AIA Australia is urging the Federal Government to allow life insurers to fund early intervention and treatment for mental health conditions.
AIA Australia and New Zealand chief executive Damien Mu said the legislative barriers that restrict life insurers from funding medical treatments for mental health conditions must be overhauled.
The health care system has to keep up with one of the fastest growing issues confronting many Australians and change is long overdue, he said.
"There is currently a gap in the health system where people may be unable to receive or afford the support they need at the time they need it most. We believe life insurers can help to fill this void through funding medical treatments," he said.
By way of example, a person impacted by a mental health condition can receive 10 medical appointments through Medicare. Under the proposed legislative changes, life insurers would be able to provide financial support to cover the costs of any additional appointments once the initial allocation was exhausted, Mu said.
"The changes we are proposing will add an additional layer of support to Australia's health system and would work in conjunction with the existing services, not in direct competition," he said.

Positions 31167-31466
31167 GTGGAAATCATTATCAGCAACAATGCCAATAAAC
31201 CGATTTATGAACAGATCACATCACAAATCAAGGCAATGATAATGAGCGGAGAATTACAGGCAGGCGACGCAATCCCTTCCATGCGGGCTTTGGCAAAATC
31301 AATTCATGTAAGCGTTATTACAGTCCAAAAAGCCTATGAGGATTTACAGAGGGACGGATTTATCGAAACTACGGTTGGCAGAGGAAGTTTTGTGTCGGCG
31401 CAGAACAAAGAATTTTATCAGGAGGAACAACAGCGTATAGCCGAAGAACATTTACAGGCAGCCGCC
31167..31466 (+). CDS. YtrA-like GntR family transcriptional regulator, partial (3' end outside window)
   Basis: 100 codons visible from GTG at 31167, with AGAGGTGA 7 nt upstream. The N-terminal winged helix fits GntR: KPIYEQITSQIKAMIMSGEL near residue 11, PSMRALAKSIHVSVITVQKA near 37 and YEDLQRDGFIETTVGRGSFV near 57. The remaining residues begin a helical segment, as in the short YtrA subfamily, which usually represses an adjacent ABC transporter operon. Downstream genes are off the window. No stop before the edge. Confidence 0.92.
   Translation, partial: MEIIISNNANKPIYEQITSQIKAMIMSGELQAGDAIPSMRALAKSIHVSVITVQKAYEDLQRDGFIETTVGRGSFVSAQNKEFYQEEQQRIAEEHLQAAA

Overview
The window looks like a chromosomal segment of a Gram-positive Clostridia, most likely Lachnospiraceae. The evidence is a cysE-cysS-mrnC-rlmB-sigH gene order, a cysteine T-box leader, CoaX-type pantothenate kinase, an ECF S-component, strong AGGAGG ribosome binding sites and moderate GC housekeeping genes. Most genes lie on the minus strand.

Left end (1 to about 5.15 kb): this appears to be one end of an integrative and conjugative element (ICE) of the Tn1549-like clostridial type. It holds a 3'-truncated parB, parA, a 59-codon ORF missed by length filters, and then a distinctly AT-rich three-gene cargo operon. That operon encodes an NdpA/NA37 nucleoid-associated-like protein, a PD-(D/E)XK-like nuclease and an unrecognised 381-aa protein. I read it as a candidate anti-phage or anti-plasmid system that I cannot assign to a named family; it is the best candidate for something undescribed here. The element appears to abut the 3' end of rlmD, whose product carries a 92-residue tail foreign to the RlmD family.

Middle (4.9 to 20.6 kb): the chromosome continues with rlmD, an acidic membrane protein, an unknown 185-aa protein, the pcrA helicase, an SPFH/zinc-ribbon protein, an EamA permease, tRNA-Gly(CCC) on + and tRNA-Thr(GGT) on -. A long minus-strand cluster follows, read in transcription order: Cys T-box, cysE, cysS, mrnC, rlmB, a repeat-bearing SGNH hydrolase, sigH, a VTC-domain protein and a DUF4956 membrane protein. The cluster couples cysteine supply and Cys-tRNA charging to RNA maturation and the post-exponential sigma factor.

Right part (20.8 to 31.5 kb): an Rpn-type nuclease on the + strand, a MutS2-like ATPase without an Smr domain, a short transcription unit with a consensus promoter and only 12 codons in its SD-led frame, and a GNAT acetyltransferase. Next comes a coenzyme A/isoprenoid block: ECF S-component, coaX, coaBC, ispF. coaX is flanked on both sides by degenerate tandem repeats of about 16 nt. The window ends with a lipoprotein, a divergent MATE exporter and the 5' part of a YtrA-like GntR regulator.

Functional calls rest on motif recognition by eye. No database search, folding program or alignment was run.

If the restrictions are removed the benefits are obvious, he said, noting the most important one is helping Australians suffering from mental health issues when they need it.
The other benefits include the ability to help people to return to work earlier, promoting a more sustainable life insurance industry, and reducing the fiscal burden on the government at a time it is tackling the twin issues of an ageing population and shrinking workforce, Mu added.
Based on AIA Australia data, mental health issues represent the third largest claims, sitting behind cancer and musculoskeletal conditions.
More than $153 million was paid out for mental health claims in 2017, rising by about $25 million each year since 2015.
Mu said depressive episodes followed by anxiety disorders are two leading conditions of all mental health claims. Another staggering trend is mental health becoming more prominent among 20 to 39-years-olds. One-third of all claims from this age group related to mental health, he added.
"While awareness has certainly increased, as a society we have not yet removed the stigma around mental health issues. There is still a long way to go for people to feel comfortable to speak up and seek help," Mu said.